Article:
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Reduced vertical separation minima

Reduced vertical separation minima or minimum (RVSM) is the reduction, from 2,000 feet to 1,000 feet, of the standard vertical separation required between aircraft flying between flight level 290 (29,000 ft) and flight level 410 (41,000 ft). Expressed in the International System of Units (SI), it is the reduction, from 600 m to 300 m, of required vertical separation of aircraft between altitudes 8,850  and 12,500 m. This reduction in vertical separation minima therefore increases the number of aircraft that can fly in a particular volume of controlled airspace.

Historical backgroundEdit

In 1958 the standard vertical separation of aircraft in controlled airspace was set at 1,000 feet from ground level or sea level to flight level 290, and at 2,000 feet above flight level 290.[1] The larger minimum separations at higher altitudes was necessary because the accuracy of altimeters, used to determine altitude by measuring air pressure, decreases with height.[citation needed] Efforts to reduce this separation above flight level 290 began almost immediately,[2], but doing so without compromising safety required improvements in altimeters and other equipment, due in part to inherent difficulties in accurately determining and maintaining aircraft altitudes and, therefore, the actual vertical distance between aircraft.[3] It was not until the 1990s that air data computers (ADCs), altimeters, and autopilot systems became sufficiently accurate to safely reduce vertical separation minima.[4]

ImplementationEdit

Between 1997 and 2005 RVSM was implemented in all of Europe, North Africa, Southeast Asia and North America, South America, and over the North Atlantic, South Atlantic, and Pacific Oceans. The North Atlantic implemented initially in March 1997 at flight levels 330 through 370. The entire western hemisphere implemented RVSM FL290–FL410 on January 20, 2005. Africa implemented it on September 25, 2008.

The People's Republic of China implemented metric RVSM on 21 November 2007.[5] But the Hong Kong FIR continued to use flight levels in feet.[6]

The Russian Federation implemented RVSM and flight levels in feet on November 17, 2011. Below transition level, however, meters are still in use.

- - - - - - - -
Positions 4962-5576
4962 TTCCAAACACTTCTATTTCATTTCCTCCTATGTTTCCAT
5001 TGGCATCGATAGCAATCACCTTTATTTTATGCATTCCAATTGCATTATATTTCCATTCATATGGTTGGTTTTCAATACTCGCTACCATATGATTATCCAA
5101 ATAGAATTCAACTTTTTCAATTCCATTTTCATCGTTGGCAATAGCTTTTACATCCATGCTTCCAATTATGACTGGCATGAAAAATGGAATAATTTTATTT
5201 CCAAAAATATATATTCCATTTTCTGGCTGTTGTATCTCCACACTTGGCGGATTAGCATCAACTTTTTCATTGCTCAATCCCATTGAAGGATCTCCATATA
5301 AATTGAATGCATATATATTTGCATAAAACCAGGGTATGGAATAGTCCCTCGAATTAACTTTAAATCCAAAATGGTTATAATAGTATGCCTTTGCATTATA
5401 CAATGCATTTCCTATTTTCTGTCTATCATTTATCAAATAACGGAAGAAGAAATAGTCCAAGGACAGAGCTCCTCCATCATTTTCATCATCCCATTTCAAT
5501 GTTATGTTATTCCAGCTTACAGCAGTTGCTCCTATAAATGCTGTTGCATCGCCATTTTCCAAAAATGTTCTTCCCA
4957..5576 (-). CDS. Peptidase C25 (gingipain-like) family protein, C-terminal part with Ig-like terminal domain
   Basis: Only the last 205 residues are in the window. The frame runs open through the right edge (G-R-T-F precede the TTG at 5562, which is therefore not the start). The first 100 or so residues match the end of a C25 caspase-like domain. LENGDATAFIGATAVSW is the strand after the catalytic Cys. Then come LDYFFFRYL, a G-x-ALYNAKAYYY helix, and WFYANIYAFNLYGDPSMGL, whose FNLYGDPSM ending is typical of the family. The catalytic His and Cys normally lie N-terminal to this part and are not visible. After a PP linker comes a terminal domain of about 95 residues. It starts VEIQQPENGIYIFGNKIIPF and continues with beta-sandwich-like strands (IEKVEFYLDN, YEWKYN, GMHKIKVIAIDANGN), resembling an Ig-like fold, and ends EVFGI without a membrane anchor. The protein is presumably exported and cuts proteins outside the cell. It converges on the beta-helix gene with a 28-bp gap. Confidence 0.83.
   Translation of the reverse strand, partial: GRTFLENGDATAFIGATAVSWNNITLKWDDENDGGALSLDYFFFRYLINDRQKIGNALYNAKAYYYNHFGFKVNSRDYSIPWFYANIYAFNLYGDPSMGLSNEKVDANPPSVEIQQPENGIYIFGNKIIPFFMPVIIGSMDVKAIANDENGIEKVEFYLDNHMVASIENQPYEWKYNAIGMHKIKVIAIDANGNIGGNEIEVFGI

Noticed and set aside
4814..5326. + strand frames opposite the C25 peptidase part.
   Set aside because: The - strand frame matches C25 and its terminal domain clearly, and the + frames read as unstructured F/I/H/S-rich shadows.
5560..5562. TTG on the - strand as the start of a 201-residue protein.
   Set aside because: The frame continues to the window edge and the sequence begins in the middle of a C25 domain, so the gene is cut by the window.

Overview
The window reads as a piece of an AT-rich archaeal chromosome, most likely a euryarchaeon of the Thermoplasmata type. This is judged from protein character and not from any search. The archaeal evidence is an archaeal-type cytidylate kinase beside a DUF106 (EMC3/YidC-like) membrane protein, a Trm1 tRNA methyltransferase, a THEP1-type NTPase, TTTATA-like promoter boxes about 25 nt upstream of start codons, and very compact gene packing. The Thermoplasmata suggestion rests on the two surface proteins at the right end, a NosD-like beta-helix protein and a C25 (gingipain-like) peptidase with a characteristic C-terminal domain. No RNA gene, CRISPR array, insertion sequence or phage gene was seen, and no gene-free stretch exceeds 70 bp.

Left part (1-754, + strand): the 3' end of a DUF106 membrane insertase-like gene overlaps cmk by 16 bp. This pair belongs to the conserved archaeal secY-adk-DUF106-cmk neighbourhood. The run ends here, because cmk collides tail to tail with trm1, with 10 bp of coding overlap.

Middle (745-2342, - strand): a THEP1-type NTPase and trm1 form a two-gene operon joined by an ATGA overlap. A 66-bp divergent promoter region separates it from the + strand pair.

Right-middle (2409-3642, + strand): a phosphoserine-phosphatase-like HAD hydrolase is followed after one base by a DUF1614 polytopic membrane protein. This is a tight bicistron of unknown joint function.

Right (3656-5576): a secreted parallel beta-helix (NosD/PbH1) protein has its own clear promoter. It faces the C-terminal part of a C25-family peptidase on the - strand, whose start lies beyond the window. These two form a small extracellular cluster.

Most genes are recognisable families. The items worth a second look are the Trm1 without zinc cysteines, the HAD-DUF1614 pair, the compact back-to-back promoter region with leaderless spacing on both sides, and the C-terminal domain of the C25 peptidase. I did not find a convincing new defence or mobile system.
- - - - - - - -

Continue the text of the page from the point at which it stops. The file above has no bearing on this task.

RequirementsEdit

Only aircraft with specially certified altimeters and autopilots may fly in RVSM airspace, otherwise the aircraft must fly lower or higher than the airspace, or seek special exemption from the requirements. Additionally, aircraft operators (airlines or corporate operators) must receive specific approval from the aircraft's state of registry in order to conduct operations in RVSM airspace. Non RVSM approved aircraft may transit through RVSM airspace provided they are given continuous climb/descent throughout the designated airspace, and 2,000 ft vertical separation is provided at all times between the non-RVSM flight, and all others for the duration of the climb/descent.[citation needed]

"State aircraft", which includes aircraft used in military, customs and police service, are exempted from the requirement to be RVSM approved. Participating states have been requested, however, to adapt their state aircraft for RVSM approval, to the extent possible, and especially those aircraft used for general air traffic (GAT).

See alsoEdit

ReferencesEdit

  1. ^ Silva 2010 pp. 7–8.
  2. ^ Silva 2010 pp. 9–15.
  3. ^ Silva 2010 pp. 18–21.
  4. ^ Silva 2010 p. 17.
  5. ^ CAAC RVSM FLIGHT LEVEL ALLOCATION SCHEME on China RMA Archived January 6, 2012, at the Wayback Machine
  6. ^ Hong Kong AIP
  • Silva, Saulo (April 2010). A Brief History of RVSM (PDF). International Civil Aviation Organization. Retrieved March 1, 2019.

External linksEdit